Act 1 is largely exposition, some of it elegantly done and much of it a little belabored, establishing the three main characters at the places they are in their lives and limning their first, separate acid trips: Huxley’s wife, Maria (a lovely Laura Shoop) is slowly dying of cancer and his first drug experiment takes place at Rexall’s world-famous drugstore in LA. Perusing an art book, Huxley sees a famous Italian painting come to life. Grant’s wife (who does not appear in the play) has been given LSD by her psychiatrist, and Grant visits the doctor to try the drug himself. Grant has a vision of his own child self (played by Atticus Ware), a child performer with a troubled family life, and dances a stunning tap duet with Archie, the boy he was. Luce is grieving the loss of both her mother and her daughter in separate car accidents and musing whether she should withdraw her nomination for an ambassadorship to Brazil. She tries the drug in her own Connecticut garden, and has the “flying over Sunset” vision of California that titles the show.
At the end of the act, the four come together over lunch at the Brown Derby, and prompted by Gerald’s unsubtle but accurate observation that the other three are all at moments of great change in their lives, they agree to meet at Luce’s Malibu home for a shared adventure in their own consciousness. That’s Act 2, which takes place in one day (from late morning to sunset). In the afternoon, the three men take a dip in the Pacific that almost turns into disaster, but Huxley saves the day. In the end, the sun sets as they slowly come down–flight over; sunset remains. Each is perhaps at slightly more peace.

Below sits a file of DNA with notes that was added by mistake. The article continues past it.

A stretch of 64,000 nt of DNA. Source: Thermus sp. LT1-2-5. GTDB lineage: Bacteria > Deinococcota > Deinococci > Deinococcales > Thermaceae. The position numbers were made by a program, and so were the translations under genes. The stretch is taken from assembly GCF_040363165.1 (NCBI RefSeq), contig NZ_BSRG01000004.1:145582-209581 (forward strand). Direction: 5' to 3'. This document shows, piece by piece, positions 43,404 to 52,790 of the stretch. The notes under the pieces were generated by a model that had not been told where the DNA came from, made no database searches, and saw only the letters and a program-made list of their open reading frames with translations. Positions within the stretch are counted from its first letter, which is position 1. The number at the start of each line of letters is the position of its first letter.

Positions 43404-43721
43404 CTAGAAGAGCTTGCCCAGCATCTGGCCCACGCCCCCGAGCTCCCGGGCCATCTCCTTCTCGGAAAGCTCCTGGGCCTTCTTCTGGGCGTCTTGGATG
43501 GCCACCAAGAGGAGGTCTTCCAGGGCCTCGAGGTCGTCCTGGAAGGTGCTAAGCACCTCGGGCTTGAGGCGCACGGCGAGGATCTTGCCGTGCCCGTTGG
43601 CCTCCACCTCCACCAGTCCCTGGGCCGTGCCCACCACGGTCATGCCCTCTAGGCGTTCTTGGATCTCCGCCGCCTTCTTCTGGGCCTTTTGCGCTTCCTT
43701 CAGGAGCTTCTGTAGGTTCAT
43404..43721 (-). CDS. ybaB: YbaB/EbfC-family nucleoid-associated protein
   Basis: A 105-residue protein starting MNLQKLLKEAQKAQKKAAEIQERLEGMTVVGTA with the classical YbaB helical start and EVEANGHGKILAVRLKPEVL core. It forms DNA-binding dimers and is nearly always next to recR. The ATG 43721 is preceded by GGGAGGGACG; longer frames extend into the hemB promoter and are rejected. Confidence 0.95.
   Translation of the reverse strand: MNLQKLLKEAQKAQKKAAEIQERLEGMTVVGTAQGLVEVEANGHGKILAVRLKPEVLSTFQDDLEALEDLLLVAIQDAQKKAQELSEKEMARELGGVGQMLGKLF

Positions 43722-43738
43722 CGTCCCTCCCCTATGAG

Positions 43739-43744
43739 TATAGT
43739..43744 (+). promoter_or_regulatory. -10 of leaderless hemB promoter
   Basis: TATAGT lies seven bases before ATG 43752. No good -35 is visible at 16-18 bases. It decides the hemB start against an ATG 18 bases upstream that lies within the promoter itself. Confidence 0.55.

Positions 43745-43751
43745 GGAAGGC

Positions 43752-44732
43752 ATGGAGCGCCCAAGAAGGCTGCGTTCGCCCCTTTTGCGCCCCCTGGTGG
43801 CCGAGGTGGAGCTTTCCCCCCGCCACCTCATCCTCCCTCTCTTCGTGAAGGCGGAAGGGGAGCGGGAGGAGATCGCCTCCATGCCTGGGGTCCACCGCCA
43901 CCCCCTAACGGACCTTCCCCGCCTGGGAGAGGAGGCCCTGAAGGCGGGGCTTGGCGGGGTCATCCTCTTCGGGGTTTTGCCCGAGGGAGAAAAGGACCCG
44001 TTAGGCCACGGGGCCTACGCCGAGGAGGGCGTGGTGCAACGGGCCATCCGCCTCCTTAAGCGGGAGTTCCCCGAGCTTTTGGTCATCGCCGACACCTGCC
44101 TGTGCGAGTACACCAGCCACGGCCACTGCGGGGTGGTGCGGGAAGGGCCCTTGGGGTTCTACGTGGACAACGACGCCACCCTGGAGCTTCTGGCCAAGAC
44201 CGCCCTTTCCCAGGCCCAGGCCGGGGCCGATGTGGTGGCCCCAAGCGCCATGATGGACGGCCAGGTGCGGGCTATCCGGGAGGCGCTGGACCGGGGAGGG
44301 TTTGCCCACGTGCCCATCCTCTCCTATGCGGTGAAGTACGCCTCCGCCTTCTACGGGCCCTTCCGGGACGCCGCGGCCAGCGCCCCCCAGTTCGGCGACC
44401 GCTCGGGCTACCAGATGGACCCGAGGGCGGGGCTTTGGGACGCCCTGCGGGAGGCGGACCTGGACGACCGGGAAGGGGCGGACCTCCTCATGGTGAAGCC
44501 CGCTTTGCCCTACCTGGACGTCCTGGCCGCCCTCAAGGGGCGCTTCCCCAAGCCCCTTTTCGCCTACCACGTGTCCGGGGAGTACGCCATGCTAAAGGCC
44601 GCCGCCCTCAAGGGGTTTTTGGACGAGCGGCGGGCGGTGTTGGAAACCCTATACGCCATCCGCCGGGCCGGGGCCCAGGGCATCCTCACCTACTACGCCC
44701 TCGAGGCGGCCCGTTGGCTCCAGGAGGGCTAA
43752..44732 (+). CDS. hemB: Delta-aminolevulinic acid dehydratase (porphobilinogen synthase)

I fear that I’m making Flying Over Sunset sound entirely dull, and it’s absolutely not—Lapine’s staging brings a much-wanted cleverness, and Lapine and Dorrance do some interesting things with the rhythmic use of footfalls, especially in full-company scenes. There are some beautiful visual moments where we see lost family members lit, behind the picture windows of Luce’s house, almost like ghosts. And I cannot say enough about the true wonders of the design elements–the way the projections gradually materialize onto the curved walls of the set; the way colors creep into the lighting (the colored pendant lights in Rexall’s drugstore, to name just one example); the lushness of the flowers; the way projections, a blue oval on the stage, dry ice, and Dan Moses Schreier’s sound combine to give the impression of characters overtaken by the sea. The whole thing is enjoyable, with moments of true visual wonder, but I was hoping for more: more originality, more weirdness, more trust in the audience to leave biography behind and really live with these characters as they try to journey within.